The strong inference of the "finned wing" is: (7)r8c3=(8)r8c3|r9c18
To make it clear to others that you are working with XYZ Wing pincers, you could write:
(7)r8c3=XYZ Wing[(8)r8c3|r9c18]
It is then natural to add the weak link to one or more of the wing victims:
(7)r8c3=XYZ Wing[(8)r8c3|r9c18] - (8)r9c2

Once you have this core structure of the finned wing, you can append alternate links as you are comfortable with. Johan exploited the strong link on <8> in c2 plus bivalue sequences (as in XY chaining):

(5=8)r5c7 - (8=7)r5c3 - (7)r8c3=XYZ Wing[(8)r8c3|r9c18] - (8)r9c2=(8)r3c2 - (8=5)r3c8; r12c7<>5

The <5>s on the ends of the chain are strongly linked so we know they can function as pincers for eliminations. If you like, you could also see this as a 58 W-Wing with the following external strong link on <8> that "activates" it:
(8=7)r5c3 - (7)r8c3=XYZ Wing[(8)r8c3|r9c18] - (8)r9c2=(8)r3c2

So, rather than thinking "true, false, true, false..." as I construct these sorts of things, I think "strong, weak, strong, weak..." as I trace out the links. It's like thinking "red, green, red, green..." when constructing a color chain (which I do without any marking in basic cases).

Since XY- and XYZ-Wings are just the simplest cases of the more general "paired ALS" eliminations, any such paired ALS "wing" can also be finned. And, W-Wings can be finned as well.

By the way, the "fin" doesn't need to be a single digit nor limited to a single cell of the wing! In principle, grouped digits can also serve as a "fin." However, you have to be certain that you can form a valid weak link to the grouped "fin" digits in order for this to work.
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nataraj



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PostPosted: Wed Aug 06, 2008 8:41 pm    Post subject: Reply with quote

Asellus, thanks for the clarification! In my post, I was too quick to call the finned wing a "strong link" when in reality the strong link is only between the fin and the (grouped) pincers, as you pointed out.

A complete building block for eliminations would then have to include not only any (possibly grouped) victims

Quote:

It is then natural to add the weak link to one or more of the wing victims:
(7)r8c3=XYZ Wing[(8)r8c3|r9c18] - (8)r9c2

Once you have this core structure of the finned wing,


but also

Quote:

you can append alternate links as you are comfortable with


I would even go as far as saying that one more link is mandatory in all those cases where the fin does not "see" the victim directly. This addidional strong link provides that "other end" that the final victim will "see" (and get eliminated by seeing)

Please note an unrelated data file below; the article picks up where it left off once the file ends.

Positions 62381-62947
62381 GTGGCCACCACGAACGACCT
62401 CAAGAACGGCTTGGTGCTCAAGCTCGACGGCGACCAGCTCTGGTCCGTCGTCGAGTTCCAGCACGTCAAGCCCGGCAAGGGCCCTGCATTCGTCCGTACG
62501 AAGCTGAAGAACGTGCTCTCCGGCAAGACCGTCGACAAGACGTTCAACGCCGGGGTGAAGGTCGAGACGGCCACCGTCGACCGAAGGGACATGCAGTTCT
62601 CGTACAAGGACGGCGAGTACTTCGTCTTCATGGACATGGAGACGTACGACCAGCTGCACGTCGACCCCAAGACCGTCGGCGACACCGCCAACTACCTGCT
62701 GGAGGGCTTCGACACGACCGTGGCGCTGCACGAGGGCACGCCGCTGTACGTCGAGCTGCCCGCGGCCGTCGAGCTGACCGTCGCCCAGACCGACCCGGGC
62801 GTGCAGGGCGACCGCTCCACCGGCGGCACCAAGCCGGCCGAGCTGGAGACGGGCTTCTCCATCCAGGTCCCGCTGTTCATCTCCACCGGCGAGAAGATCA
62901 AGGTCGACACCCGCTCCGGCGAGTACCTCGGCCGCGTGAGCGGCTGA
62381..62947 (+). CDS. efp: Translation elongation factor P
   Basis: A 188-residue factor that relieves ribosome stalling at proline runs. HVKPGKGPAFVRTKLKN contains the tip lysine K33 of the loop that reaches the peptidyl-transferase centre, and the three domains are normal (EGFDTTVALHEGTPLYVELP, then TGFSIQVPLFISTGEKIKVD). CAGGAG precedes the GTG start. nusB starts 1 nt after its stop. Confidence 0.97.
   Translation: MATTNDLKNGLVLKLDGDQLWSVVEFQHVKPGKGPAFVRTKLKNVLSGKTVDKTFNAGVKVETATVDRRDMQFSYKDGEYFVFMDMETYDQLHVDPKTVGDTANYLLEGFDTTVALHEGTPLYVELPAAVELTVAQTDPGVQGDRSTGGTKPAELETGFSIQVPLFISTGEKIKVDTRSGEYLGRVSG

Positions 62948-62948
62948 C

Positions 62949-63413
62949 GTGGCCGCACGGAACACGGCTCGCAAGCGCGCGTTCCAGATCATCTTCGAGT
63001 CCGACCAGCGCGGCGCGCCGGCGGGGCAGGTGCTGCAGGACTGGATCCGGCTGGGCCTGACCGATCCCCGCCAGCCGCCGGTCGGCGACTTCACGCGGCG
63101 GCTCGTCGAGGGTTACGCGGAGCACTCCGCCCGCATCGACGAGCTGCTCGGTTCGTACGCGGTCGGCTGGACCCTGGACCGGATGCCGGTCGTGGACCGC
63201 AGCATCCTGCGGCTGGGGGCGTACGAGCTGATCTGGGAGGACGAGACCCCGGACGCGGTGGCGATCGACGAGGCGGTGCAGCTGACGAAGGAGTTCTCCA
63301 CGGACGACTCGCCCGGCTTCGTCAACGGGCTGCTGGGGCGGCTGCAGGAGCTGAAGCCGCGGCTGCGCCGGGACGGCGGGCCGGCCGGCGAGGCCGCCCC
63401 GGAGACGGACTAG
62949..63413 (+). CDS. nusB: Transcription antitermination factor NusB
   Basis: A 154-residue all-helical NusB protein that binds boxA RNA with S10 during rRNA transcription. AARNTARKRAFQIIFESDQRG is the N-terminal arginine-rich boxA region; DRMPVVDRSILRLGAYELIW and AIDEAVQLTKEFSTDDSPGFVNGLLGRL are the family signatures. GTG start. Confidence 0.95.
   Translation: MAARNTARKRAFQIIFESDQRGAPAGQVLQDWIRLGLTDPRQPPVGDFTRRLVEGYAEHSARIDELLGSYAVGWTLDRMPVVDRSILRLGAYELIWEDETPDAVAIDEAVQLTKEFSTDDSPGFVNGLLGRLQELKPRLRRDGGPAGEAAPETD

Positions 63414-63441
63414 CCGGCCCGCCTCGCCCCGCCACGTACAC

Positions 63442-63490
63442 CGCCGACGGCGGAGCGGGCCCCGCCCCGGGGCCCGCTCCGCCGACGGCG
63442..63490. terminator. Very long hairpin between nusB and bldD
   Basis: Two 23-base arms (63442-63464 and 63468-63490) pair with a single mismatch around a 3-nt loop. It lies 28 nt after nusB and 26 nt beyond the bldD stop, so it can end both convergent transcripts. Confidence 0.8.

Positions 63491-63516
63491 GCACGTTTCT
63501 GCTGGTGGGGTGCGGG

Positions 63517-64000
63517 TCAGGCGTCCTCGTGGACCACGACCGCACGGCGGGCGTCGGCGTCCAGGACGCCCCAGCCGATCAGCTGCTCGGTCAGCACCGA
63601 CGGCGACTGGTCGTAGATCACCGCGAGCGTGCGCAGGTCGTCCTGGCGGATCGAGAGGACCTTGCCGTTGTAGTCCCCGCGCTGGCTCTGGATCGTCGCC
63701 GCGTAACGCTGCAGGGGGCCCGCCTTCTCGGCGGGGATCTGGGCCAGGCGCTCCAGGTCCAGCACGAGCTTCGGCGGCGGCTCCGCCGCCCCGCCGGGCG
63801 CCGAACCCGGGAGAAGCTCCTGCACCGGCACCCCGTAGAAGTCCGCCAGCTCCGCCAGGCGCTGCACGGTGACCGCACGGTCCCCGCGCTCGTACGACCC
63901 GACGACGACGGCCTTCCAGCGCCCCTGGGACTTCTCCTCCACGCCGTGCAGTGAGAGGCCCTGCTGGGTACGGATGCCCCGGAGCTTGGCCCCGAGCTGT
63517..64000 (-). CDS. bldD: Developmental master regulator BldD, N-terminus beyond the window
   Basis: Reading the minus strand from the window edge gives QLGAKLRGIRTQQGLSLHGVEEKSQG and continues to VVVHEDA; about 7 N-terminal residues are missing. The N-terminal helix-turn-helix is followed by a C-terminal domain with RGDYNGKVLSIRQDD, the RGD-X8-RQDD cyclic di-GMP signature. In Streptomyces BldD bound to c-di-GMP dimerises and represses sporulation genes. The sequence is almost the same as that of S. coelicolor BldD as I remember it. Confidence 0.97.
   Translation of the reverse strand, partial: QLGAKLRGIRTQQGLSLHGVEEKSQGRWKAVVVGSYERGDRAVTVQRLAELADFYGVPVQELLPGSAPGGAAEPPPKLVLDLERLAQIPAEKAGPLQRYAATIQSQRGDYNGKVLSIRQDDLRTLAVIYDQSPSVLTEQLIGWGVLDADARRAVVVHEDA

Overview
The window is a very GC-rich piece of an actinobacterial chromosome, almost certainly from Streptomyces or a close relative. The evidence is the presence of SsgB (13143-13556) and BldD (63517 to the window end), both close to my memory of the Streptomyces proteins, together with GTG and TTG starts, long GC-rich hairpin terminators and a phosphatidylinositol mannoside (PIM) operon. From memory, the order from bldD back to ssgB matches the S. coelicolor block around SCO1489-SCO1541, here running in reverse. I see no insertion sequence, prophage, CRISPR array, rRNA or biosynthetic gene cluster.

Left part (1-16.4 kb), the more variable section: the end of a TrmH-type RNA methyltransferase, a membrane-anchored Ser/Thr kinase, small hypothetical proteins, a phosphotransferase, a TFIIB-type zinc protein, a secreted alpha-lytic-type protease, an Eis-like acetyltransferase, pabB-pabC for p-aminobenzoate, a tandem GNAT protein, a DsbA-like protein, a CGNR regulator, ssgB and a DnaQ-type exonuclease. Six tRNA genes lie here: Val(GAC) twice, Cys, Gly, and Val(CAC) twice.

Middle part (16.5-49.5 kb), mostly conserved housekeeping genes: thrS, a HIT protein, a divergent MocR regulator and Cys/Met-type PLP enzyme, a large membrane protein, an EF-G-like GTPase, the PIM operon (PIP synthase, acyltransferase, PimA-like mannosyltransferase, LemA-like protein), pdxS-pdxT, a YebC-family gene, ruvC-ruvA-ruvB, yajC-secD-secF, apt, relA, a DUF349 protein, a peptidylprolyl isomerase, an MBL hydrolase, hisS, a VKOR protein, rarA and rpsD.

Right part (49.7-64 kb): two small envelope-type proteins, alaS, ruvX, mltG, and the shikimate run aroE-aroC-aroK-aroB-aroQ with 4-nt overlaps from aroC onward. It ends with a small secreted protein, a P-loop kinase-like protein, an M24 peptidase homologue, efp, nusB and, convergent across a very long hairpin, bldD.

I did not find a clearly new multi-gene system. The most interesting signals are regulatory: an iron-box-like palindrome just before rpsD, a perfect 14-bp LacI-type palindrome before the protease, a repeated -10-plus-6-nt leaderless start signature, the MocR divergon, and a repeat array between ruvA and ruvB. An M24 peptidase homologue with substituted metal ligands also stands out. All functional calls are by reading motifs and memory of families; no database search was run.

Simple case: fin "sees" victim of the wing (like in a usual finned x-wing)

<victim> -(fin)=[wing pincers]- <victim>

That simple case could be re-phrased as "victim sees both ends of the (fin)=[wing pincers] strong link"

General case:

a "core" consisting of

-(fin)=[wing pincers]-[wing victims]=("other end")-

and any number of transports (strong/weak-sequences) tacked on to either end of the core.

In Keith's initial example, (4)r4c5 would be the fin, [(5)r3c4|r4c5] the wing pincers, (5)r12c5 the wing victims and (5)r4c5 the "other end"

The whole finned xy-wing elimination looks like this, then

-(4)r4c5=XY-Wing[(5)r3c4|r4c5]-(5)r12c5=(5)r4c5-;r4c5<>2

I hope I got it mostly right now, any corrections much appreciated!
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Asellus



Joined: 05 Jun 2007
Posts: 865
Location: Sonoma County, CA, USA

PostPosted: Wed Aug 06, 2008 9:40 pm    Post subject: Reply with quote

nataraj,

That looks fine, though I'd point out two things.

First, unless I'm missing something, I don't believe that the simple case is possible with finned XY- or XYZ-Wings. The fin would need to be the same digit as the victims/pincers. In the XYZ Wing case, all three cells already contain that digit (as pincers). There's no place for such a fin! In the XY Wing, the only place for such a fin is the pivot. But, that would just make it an XYZ Wing. Perhaps such an arrangement is possible in a 2-ALS "wing" that involves more cells, though I'm not certain (nor am I expecting to see an example any time soon!).

Second, I just want to make clear that one does not need to "weak link" to all of the (grouped) wing victims, though that is an option. The weak link can be to any single victim or to any (sub)set of the victims considered as a group... whatever works to provide the ensuing useful strong link. Often, it is only a "single victim" link that is useful.
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nataraj



Joined: 03 Aug 2007
Posts: 1029
Location: Vienna, Austria

PostPosted: Wed Aug 06, 2008 9:51 pm    Post subject: Reply with quote

Thanks, Asellus!

I had not really thought that far about the simple case ... you are right, there is no place for a candidate that sees both pincers AND the fin in an xy(z)-wing.

And on your second point I agree completely. Almost put it in myself but did not want to add too much text and distract from the basic element:

-[transports...]-fin=wing pincers-wing victim(s)=other end-[transports...]-

which in itself (with or without the transports) is another strong link to be used as is convenient...